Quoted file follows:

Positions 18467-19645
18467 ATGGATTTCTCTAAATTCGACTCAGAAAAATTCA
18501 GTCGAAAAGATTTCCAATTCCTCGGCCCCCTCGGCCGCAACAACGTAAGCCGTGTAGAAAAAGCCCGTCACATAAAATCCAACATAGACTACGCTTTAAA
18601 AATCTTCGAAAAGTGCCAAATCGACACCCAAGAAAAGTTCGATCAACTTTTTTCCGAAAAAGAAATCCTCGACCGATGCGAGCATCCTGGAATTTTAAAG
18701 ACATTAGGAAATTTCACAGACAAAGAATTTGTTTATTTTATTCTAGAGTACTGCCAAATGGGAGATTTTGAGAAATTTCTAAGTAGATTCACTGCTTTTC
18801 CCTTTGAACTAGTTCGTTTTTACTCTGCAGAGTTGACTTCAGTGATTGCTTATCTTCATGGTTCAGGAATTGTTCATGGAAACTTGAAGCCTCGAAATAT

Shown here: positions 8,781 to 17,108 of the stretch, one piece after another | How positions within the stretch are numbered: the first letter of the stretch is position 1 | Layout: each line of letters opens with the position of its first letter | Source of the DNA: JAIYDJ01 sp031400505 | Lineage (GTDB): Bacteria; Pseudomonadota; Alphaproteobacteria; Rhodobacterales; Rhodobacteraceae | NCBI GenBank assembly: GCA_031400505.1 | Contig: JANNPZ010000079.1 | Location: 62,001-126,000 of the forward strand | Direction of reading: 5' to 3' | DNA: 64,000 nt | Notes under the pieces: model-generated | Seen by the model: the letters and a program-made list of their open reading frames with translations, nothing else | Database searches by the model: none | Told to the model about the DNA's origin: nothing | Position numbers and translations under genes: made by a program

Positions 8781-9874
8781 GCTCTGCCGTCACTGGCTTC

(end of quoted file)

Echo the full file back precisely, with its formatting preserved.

Positions 18467-19645
18467 ATGGATTTCTCTAAATTCGACTCAGAAAAATTCA
18501 GTCGAAAAGATTTCCAATTCCTCGGCCCCCTCGGCCGCAACAACGTAAGCCGTGTAGAAAAAGCCCGTCACATAAAATCCAACATAGACTACGCTTTAAA
18601 AATCTTCGAAAAGTGCCAAATCGACACCCAAGAAAAGTTCGATCAACTTTTTTCCGAAAAAGAAATCCTCGACCGATGCGAGCATCCTGGAATTTTAAAG
18701 ACATTAGGAAATTTCACAGACAAAGAATTTGTTTATTTTATTCTAGAGTACTGCCAAATGGGAGATTTTGAGAAATTTCTAAGTAGATTCACTGCTTTTC
18801 CCTTTGAACTAGTTCGTTTTTACTCTGCAGAGTTGACTTCAGTGATTGCTTATCTTCATGGTTCAGGAATTGTTCATGGAAACTTGAAGCCTCGAAATAT

Shown here: positions 8,781 to 17,108 of the stretch, one piece after another | How positions within the stretch are numbered: the first letter of the stretch is position 1 | Layout: each line of letters opens with the position of its first letter | Source of the DNA: JAIYDJ01 sp031400505 | Lineage (GTDB): Bacteria; Pseudomonadota; Alphaproteobacteria; Rhodobacterales; Rhodobacteraceae | NCBI GenBank assembly: GCA_031400505.1 | Contig: JANNPZ010000079.1 | Location: 62,001-126,000 of the forward strand | Direction of reading: 5' to 3' | DNA: 64,000 nt | Notes under the pieces: model-generated | Seen by the model: the letters and a program-made list of their open reading frames with translations, nothing else | Database searches by the model: none | Told to the model about the DNA's origin: nothing | Position numbers and translations under genes: made by a program

Positions 8781-9874
8781 GCTCTGCCGTCACTGGCTTC